One book tries to pass off psychic hooey as science, and the other reveals the creativity at the heart of great biology research.
It is hard to know which is the greater scandal: that Syracuse University awarded a full professorship to Fred Frohock or that the esteemed University of Chicago Press elected to publish his “Lives of the Psychics: The Shared Worlds of Science and Mysticism,” a singularly banal, mush-minded assemblage of psychogibberish.
Let’s start at the very beginning: the title. Evoking every Roman Catholic schoolchild’s religious training, it prepares us for stories of extraordinary souls who, even if they are not saints, should mesmerize us with the grandeur of their experiences. Moreover, the subtitle leads us, C.S. Lewis-style, to expect an engagement or, at the very least, a rapprochement between the methods of science and the insights of faith. And what do we discover on Page 1 of the preface?
Frohock’s daughter Christina has a nightmare. She is watching television and sees a plane crash that has taken her daddy, days before he is to fly away to a foreign country. Fact: The plane on which he had flown to Madrid did later crash. Lesson: Behold the psychic insight of little children into the unknown.
One wonders: Has Frohock ever joined other parents at play groups, particularly parents who fly frequently? It would seem not, for if he had he might have heard a dozen, several score, possibly several hundred if he circulated a bit, stories about small children suffering separation anxiety at a parent’s departure, stories in which the children slip into terrors about their parents’ disappearance and demise, their nightmares stitched together from television footage of airplane crashes.
Is it disturbing to have held one’s sobbing child and then to have been on a plane that we know has crashed? Certainly. Is it disturbing to look in the rearview mirror on a busy freeway and see a car spin out of control behind us? Surely so. There but for the grace of God … If we live long enough, not one of us in the modern world will fail to have such a moment. But most of us, fortunately, do not spittle out tomes about these random events and claim them as proof of a second psychic reality. We recognize, as children of Einstein and Bohr, or as high school students of introductory quantum theory and particle physics, that uncertainty pervades the universe, that random clustering of matter and action punctuate existence and that the human mind is eternally hungry to assert its own meaning over events that seem to be beyond our control. Perhaps most to the point, those of us who possess faith know as well that it has not come to us through the recounted anecdotes of magicians and “healers” whose stories are the common currency of the National Star and “Lives of the Psychics.”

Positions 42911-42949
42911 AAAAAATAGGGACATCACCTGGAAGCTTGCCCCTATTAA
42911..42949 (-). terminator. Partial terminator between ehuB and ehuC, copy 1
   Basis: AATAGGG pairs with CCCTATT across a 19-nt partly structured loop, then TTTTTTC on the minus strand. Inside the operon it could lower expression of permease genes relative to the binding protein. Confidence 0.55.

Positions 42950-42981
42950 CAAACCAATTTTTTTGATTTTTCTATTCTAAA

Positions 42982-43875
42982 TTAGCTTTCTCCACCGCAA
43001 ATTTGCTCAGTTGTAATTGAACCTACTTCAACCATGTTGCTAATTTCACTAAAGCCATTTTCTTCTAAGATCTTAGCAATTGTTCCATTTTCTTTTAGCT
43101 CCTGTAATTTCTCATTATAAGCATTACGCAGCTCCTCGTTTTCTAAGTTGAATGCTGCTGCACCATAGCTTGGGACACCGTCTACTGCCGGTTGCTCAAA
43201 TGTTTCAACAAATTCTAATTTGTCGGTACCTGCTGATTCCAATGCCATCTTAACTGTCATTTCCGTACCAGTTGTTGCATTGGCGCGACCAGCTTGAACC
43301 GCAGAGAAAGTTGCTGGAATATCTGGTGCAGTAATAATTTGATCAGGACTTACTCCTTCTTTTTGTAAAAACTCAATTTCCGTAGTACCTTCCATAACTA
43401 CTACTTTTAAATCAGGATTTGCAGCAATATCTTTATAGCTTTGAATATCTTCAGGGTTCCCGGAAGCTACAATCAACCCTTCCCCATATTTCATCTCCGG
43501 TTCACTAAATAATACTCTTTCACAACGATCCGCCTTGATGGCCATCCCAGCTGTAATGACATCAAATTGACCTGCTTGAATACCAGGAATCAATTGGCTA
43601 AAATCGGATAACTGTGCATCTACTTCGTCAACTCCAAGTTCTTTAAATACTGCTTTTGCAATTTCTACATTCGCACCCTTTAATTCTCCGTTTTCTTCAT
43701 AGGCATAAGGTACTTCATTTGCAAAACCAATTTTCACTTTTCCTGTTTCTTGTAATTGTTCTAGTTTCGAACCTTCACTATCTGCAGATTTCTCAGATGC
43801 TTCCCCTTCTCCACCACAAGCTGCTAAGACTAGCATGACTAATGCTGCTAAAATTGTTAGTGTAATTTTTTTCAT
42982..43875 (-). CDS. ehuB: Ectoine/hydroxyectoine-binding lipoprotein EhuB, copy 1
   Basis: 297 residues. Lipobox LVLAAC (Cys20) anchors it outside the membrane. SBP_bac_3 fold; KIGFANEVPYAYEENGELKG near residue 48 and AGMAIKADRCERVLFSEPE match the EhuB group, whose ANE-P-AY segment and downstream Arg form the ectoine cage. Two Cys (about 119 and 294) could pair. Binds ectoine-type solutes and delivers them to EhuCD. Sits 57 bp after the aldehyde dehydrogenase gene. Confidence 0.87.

Not that Frohock’s topics are uninteresting. His long chapter on ESP and the ability of study subjects to divine information posted on blind test cards gives his paragraphs the shadow of scientific evaluation. Indeed, as he notes, military investigators both in the United States and in the former Soviet Union conducted extensive research on such phenomena. One of the most productive of these exercises brought together a panel of psychics to describe Russian military installations, and, Frohock tells us, the psychics produced “useful information roughly 10 to 15 percent of the time.”
Intriguing. His source? One Richard Broughton, director of something called the Rhine Research Center. The Rhine Center was a descendant of a parapsychology lab that was once housed at Duke University and was directed by the grandfather of anti-behavioral, anti-cognitive psychology, J.B. Rhine. Once Rhine retired, the lab was put out to pasture. Broughton might be a very reliable source, yet it seems strange that Frohock’s report on military research includes no data or response or commentary from anyone in the military. Stranger still when we come to know that Broughton — the source — has no interest any longer in verifiable, empirical method. Indeed, he abjures any participation in conventional methods of scientific verification, as in: Trust us, we have special access to the other realm of knowing.
What is most exasperating about Frohock’s method is his pose of dispassionate inquiry. In Chapter 4 — “Intuitive Science” — he casts the metaphysical, intuitive psychics against the deep skeptics. Fair enough. Intuition, he says, often leads us to press on beyond the apparent empirical evidence. In such manner, we are told, did Copernicus finally establish that the Earth revolves around the sun, displacing the Ptolemaic system, which had the sun spinning around the Earth. Oops! Copernicus as intuitive psychic? Hardly. It was the evidence available to Copernicus, based on astronomical observation and data, that led him to demonstrate the flaws of the old explanation.
Worse still, Frohock moves to claim one of the great geniuses of 20th century medical science, Dr. Judah Folkman. Early in his career Folkman suspected that cancerous tumors induce the body to build new blood vessels to feed the tumorous mass, a process now known as “angiogenesis.” For decades, established cancer researchers doubted the thesis, and Folkman was unable to demonstrate sufficient evidence for his hypothesis. “Like many movements in science,” Frohock writes, “Folkman’s work initially encountered replication problems: In November 1998 officials at the National Cancer Institute announced that their scientists had been unable to reproduce the results of the experiments. Folkman counseled patience. Then, in February 1999, scientists at the institute announced that they had finally confirmed some of Folkman’s experiments. Plans were put in place to begin testing the drugs on people.”